Article

Why Are Latinos the Most Uninsured Racial/Ethnic Group of US Children? A Community-Based Study of Risk Factors for and Consequences of Being an Uninsured Latino Child

Center for the Advancement of Underserved Children, Department of Pediatrics, Medical College of Wisconsin, Milwaukee, Wisconsin 53226, USA.
PEDIATRICS (Impact Factor: 5.3). 10/2006; 118(3):e730-40. DOI: 10.1542/peds.2005-2599
Source: PubMed

ABSTRACT Latinos continue to be the most uninsured racial/ethnic group of US children, but not enough is known about the risk factors for and consequences of not being insured in Latino children.
[corrected] The objective of this study was to identify the risk factors for and consequences of being uninsured in Latino children.
A cross-sectional survey was conducted of parents at urban, predominantly Latino community sites, including supermarkets, beauty salons, and laundromats. Parents were asked 76 questions on access and health insurance.
Interviews were conducted of 1100 parents, 900 of whom were Latino. Uninsured Latino children were significantly more likely than insured Latino children to be older (mean age: 9 vs 7 years) and poor (89% vs 72%) and to have parents who are limited in English proficiency (86% vs 65%), non-US citizens (87% vs 64%), and both employed (35% vs 27%). Uninsured Latinos were significantly less likely than their insured counterparts to have a regular physician (84% vs 99%) and significantly more likely not to be brought in for needed medical care because of expense, lack of insurance, difficulty making appointments, inconvenient office hours, and cultural issues. In multivariable analyses, parents who are undocumented or documented immigrants, both parents working, the child's age, and the $4000 to $9999 and $15000 to $19999 family income quintiles were the only factors that were significantly associated with a child's being uninsured; neither Latino ethnicity nor any other of 6 variables were associated with being uninsured. Compared with insured Latino children, uninsured Latino children had 23 times the odds of having no regular physician and were significantly more likely not to be brought in for needed medical care because of expense, lack of health insurance, difficulty making appointments, and cultural barriers.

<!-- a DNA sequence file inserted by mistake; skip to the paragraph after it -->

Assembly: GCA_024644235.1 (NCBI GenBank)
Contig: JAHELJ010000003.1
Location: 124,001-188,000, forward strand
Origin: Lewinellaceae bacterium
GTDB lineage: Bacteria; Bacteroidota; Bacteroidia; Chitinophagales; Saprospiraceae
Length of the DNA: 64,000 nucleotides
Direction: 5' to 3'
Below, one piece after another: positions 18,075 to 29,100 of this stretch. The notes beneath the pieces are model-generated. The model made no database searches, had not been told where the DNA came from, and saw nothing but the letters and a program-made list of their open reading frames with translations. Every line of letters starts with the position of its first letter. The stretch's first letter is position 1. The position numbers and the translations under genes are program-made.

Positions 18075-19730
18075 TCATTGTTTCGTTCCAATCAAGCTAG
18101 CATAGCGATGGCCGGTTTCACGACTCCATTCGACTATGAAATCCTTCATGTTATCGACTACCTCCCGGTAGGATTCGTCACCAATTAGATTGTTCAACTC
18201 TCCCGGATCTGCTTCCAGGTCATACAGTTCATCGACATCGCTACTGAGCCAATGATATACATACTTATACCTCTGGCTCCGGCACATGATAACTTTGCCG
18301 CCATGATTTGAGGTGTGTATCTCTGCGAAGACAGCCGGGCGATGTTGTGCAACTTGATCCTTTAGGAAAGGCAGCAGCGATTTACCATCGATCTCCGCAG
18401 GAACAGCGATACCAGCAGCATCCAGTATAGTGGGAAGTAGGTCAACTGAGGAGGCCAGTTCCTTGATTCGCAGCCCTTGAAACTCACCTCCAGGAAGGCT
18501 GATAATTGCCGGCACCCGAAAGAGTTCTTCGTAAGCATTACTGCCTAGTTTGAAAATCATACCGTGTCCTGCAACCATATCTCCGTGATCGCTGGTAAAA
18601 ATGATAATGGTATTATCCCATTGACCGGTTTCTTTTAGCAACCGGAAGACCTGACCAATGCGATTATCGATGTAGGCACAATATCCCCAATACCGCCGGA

After adjustment, parental noncitizenship, having 2 parents work, low family income, and older child age are associated with being an uninsured child, but Latino ethnicity is not. The higher prevalence of other risk factors seems to account for Latino children's high risk for being uninsured. Uninsured Latino children are significantly more likely than insured Latino children to have no regular physician and not to get needed medical care because of expense, lack of health insurance, difficulty making appointments, and cultural barriers. These findings indicate specific high-risk populations that might benefit most from targeted Medicaid and State Child Health Insurance Program outreach and enrollment efforts.

Download full-text

Full-text

Available from: Glenn Flores, Jul 01, 2015
0 Followers
 · 
76 Views
  • Source
    [Show abstract] [Hide abstract]
    ABSTRACT: This systematic review identified 77 studies to examine patterns and determinants of health care access among Hispanic immigrants (HI) living in the U.S. In spite of major mental and physical care needs, HI and their families are at very high risk of not having access to health care compared with non-immigrant Hispanics and non-Hispanic whites. Noncitizenship status is a major barrier for accessing health care due to program ineligibility and fear of stigma and deportation. Low English proficiency is also an important barrier to health care. Culturally appropriate community outreach programs relying heavily on community health workers, also known as promotoras, have improved health care access and quality. Mexico shares the health care cost for HIs living in bordering states, calling for a binational dialogue. Mixed-methods research is needed to better understand: a) the net influence of acculturation on migrant health; b) the role of informal (e.g., family) vs. formal (e.g. promotoras) social support at facilitating health care access; c) issues related to 'single' male migrant farm workers; d) the "Hispanic mortality paradox"; e) traditional healing and medicine among HI. Comprehensive health and immigration reforms are needed to respect the human right that HIs have to gain access to health care.
    National Association for the Practice of Anthropology Bulletin 11/2010; 34(1):47-67. DOI:10.1111/j.1556-4797.2010.01051.x
  • Source
  • [Show abstract] [Hide abstract]
    ABSTRACT: An increasing vitriolic anti-immigrant discourse has grown in media venues in the last several years, creating a climate of fear and hatred of immigrants that has spawned violence against some of them at individual and systemic levels. Historically, metaphors have been used to create a public acceptance of policies of discrimination, racism, and even genocide of targeted social groups, including immigrants. This article examines the use of such metaphors, juxtaposing an analysis of nursing journal articles regarding immigrant health, and of major nursing organizations for policy statements that might support immigrant healthcare.
    ANS. Advances in nursing science 33(2):126-42. DOI:10.1097/ANS.0b013e3181dbc624 · 0.87 Impact Factor